Then, about a week later, we were driving down the same stretch of road and the same behavior happened from another car, a slow merge or slow speed when it should’ve been faster. Again, my husband yelled at the other driver, so again, I wholeheartedly agreed and yelled too. But this time I recognized how inauthentic that reaction felt coming from me and it wasn’t as funny or as fun as it had been the first time, so I decided I wouldn’t do it anymore.
I am so glad I had those experiences: both the initial surprise one, so I could feel what it felt like to have an angry outburst and then the second one, so I could confirm that having an angry outburst isn’t really my style.
My Allowing Emotion Style
My style, and maybe yours now too, would be to bring whatever is bugging me or frustrating me, or making me angry to my journal and really spell out why they were wrong. Why I am right. How unjust all of it is.
But usually I don’t get too far in my descriptions, because my curiosity kicks in and my habit of asking questions and considering alternatives usually arrives pretty early in my writing.
Also, as I write what I’m angry about, it doesn’t seem so anger-producing as I get the words on to paper. This doesn’t just happen with anger.
I had another situation just yesterday when I was feeling so disappointed and so impatient. This morning, I started writing about what was creating all of this disappointment and impatience for me. Even in just the first few words of the first few sentences I could tell that my expectations were so far from reality that my disappointment and impatience wasn’t really warranted.
By writing down what I was disappointed and impatient about, I actually became less disappointed and less impatient. Even though, nothing about my situation had changed.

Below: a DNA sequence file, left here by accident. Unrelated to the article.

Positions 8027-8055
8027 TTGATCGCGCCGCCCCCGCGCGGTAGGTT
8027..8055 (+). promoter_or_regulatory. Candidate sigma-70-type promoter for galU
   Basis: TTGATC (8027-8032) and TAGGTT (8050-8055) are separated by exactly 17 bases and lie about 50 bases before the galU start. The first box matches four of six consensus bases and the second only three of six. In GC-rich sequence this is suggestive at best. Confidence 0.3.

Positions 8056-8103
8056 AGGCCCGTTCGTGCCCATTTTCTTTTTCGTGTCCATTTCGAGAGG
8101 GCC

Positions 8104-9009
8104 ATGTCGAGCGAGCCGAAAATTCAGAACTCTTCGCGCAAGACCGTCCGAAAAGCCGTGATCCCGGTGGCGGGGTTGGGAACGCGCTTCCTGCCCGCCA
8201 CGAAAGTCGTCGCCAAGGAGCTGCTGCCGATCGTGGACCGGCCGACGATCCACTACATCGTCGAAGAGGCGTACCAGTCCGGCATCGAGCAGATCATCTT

That’s a perfect example of how you can allow emotions through journaling. And how journaling can help with emotions.
Your Next Step
Journal today about 3 distinct emotions you have felt in the past 3 days. Allowing emotions isn’t only about the uncomfortable ones – those tough emotions that get a bad rap. You can also journal about feeling proud of yourself, or why you’re so confident about something. And, of course, you can balance that out by writing about feeling embarrassed or guilty too.
Just write about how you’re feeling. What it feels like to welcome and experience the emotions. How long you feel the emotions. You can even write about what the emotions specifically feel like to give yourself some objectivity and so that your mind is more tuned in to the emotion next time you feel it.
This week’s featured notebook has been featured before. It’s so good, I’m going to talk about it again in 3 different ways!
It is an emotions workbook or journal – and I have 3 different versions to offer you. Each one has the same worksheets inside. But you can choose the title and cover that most calls out to YOU!
The most popular one is Feel your Feels
The most recent one is In My Emotions Era
Then there’s also the Guided Notebook for Emotions: Self-care Feelings Journal